Arshile Gorky

The Artist and His Mother
1926–c. 1936

Not on view

1926–c. 1936


Oil on canvas

Overall: 60 × 50 1/4in. (152.4 × 127.6 cm)

Accession number

Credit line
Whitney Museum of American Art, New York; gift of Julien Levy for Maro and Natasha Gorky in memory of their father

Rights and reproductions
© The Arshile Gorky Foundation / Artists Rights Society (ARS), New York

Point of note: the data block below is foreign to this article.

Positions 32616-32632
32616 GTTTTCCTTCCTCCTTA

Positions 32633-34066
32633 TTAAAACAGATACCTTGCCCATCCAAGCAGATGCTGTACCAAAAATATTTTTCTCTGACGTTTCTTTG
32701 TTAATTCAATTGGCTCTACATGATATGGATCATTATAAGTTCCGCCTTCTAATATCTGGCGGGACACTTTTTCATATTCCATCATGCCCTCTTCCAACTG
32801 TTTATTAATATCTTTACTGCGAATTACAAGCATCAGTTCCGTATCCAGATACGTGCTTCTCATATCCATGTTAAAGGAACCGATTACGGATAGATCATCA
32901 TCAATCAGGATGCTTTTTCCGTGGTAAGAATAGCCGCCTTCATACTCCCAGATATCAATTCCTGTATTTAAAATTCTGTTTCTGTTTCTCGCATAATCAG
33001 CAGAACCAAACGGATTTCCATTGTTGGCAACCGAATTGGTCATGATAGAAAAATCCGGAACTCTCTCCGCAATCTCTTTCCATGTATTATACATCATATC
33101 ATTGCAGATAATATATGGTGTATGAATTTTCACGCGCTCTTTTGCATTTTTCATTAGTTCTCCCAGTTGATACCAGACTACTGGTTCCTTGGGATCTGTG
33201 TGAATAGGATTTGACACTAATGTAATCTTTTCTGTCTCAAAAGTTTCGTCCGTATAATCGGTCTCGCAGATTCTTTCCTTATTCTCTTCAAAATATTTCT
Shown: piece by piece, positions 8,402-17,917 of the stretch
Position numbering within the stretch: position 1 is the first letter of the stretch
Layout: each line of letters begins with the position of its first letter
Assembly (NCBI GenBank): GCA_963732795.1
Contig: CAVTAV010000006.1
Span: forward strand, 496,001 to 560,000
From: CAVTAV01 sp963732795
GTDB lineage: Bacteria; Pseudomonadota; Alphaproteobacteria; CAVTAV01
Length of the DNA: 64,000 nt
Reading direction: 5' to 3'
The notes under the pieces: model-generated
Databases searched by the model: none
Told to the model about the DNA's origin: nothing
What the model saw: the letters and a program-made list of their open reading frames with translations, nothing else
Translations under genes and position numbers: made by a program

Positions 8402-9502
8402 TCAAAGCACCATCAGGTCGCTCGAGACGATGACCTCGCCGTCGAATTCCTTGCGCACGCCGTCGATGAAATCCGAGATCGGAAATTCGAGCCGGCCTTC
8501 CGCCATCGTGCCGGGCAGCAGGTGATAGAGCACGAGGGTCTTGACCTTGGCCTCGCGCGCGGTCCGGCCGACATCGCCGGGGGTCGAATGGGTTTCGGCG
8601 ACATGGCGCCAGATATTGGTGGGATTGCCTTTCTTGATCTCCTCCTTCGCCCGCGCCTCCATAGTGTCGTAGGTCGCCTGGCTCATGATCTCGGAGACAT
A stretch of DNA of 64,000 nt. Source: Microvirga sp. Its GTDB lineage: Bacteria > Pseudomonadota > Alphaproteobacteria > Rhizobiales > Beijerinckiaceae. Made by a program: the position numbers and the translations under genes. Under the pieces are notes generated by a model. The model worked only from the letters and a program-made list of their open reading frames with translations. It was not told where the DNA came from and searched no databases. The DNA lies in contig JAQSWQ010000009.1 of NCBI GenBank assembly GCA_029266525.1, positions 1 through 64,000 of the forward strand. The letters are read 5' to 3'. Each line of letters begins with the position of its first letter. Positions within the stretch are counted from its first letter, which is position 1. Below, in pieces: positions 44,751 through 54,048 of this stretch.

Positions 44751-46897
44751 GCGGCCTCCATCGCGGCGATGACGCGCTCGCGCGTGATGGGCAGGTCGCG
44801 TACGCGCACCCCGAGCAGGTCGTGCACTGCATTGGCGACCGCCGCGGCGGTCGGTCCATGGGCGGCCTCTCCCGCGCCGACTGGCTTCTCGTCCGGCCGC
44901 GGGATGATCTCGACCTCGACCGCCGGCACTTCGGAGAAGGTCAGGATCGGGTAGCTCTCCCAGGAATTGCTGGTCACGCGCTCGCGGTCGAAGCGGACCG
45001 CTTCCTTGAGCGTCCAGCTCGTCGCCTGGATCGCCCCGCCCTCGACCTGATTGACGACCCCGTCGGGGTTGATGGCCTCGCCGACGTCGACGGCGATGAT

This portrait of Arshile Gorky and his mother is based on a photograph taken in his native Armenia in 1912, when the artist was just a child. Three years later, during the Ottoman Turk campaign of genocide against the Armenians, Gorky, his mother, and his younger sister all survived a death march, but his mother never recovered her health. She died in 1919 from starvation. The following year, the fifteen-year-old Gorky immigrated to the United States with his sister. In 1926, he began work on this and another version now in the National Gallery of Art. Gorky, however, did not simply copy the photograph, but painted a meditation on remembrance: the white apron worn by Gorky’s mother makes her appear statue-like, and other areas of the painting seem, like memory itself, unfinished and mutable. The figures’ searching gazes lend the composition psychological intensity, eliciting sympathy yet avoiding outright pathos or sentimentality.